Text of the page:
Eating behaviors and patterns have begun to increasingly preoccupy a lot of parents. There tend to be various reasons why this aspect gets credited with such prominence. Over time numerous cultural connotations have gotten attached to the concept of eating food and even feeding. Since time immemorial food has been an integral part of our culture and society. Particularly in India it is largely said that love is also demonstrated through the process of making food and feeding another with good food.

Why Talk about Food in the Context of your Pre-teenager?

The point I am making here is that food is and always has been the focal point. The resources of individuals have increased to procure more good quality food, the availability of a larger variety of products has significantly enhanced over time, and as a result, we talk more about food, what we eat, the weight we are at, the prominence of obesity and the lack of physical activity.

Now let us look at the effect this gaining popularity of food on the one hand and our generally sedentary lifestyle on the other is having on the young adolescents who surround us. The effect is that in observance of our ways of being and doing things they are either increasingly concerned about their appearance or are seen to be more preoccupied with food. Be it either end of the spectrum, it can be detrimental for the overall health and well-being of the pre-teen to have a constant desire to monitor weight or control eating patterns or have an increased desire to consume increasing quantities of food or to eat food from outside.

Should we be Concerned about Body Image?

I believe that at the end of the day, how a young adolescent feels about himself is very critical. Usually we tend to subsume this under the broader category of self-esteem. However, the body image this growing pre-teenager has is a significant element which we need to look at in-depth as well. Body image concerns typically start becoming prominent in the pre-teen years and become extremely concerning in the teen years. However, with the increasing exposure to the media, television, internet and the shift in the role models that children have today, there is a corresponding shift happening in the age at which we have begun to see these concerns, with much younger children becoming aware of what they wear, how they look, whether they are fat or thin, how they compare to other children around them.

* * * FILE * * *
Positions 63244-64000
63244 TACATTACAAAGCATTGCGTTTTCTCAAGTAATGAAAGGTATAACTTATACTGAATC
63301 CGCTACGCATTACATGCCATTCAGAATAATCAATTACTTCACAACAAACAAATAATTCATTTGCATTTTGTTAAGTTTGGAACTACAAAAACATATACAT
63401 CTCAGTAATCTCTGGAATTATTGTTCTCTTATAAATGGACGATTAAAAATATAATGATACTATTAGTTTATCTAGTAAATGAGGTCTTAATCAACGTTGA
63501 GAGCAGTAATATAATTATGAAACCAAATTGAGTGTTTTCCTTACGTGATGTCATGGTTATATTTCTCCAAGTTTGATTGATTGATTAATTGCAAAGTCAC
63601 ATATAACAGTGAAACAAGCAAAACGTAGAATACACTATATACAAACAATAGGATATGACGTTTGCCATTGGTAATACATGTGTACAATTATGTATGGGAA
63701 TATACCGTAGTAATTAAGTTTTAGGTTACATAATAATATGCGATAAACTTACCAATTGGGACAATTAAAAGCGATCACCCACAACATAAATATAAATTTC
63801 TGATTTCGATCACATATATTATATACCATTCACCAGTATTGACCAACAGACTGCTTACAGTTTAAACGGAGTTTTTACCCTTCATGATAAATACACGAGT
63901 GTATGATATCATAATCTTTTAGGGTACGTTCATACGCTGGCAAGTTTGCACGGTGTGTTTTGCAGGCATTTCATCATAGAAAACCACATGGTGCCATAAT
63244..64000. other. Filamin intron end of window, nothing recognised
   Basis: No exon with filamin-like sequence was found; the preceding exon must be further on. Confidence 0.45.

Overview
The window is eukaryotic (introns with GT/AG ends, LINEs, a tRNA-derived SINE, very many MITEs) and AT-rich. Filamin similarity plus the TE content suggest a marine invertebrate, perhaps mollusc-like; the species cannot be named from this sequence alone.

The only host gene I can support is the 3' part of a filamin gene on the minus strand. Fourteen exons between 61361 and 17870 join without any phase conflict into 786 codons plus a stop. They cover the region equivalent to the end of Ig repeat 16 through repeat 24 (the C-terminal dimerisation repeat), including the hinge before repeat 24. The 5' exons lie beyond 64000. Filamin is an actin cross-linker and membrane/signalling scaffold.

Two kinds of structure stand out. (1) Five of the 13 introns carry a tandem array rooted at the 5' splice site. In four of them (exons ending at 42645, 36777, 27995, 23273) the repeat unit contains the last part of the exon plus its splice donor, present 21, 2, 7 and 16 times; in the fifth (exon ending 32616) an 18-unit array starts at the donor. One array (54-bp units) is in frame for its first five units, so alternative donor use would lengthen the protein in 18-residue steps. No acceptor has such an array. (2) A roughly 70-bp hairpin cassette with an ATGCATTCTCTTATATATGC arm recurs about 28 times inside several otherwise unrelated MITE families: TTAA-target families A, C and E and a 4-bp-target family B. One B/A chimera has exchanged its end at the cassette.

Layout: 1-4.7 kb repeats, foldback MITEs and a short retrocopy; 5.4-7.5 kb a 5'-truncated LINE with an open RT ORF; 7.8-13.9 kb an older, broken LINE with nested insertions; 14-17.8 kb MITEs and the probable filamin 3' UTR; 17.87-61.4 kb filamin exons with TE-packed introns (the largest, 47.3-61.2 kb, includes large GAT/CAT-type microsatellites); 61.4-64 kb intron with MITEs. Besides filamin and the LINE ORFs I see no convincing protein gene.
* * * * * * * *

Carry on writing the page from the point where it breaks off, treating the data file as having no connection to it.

The Relationship with Social, Emotional and Psychological Development

The body image a pre-teen child develops over time is rather critical in determining how well-adjusted he is, his sense of comfort with himself, his happiness and satisfaction with himself and his relationships. It also affects how he behaves in the presence of others as frequently body image also gets connected to confidence and self-assuredness.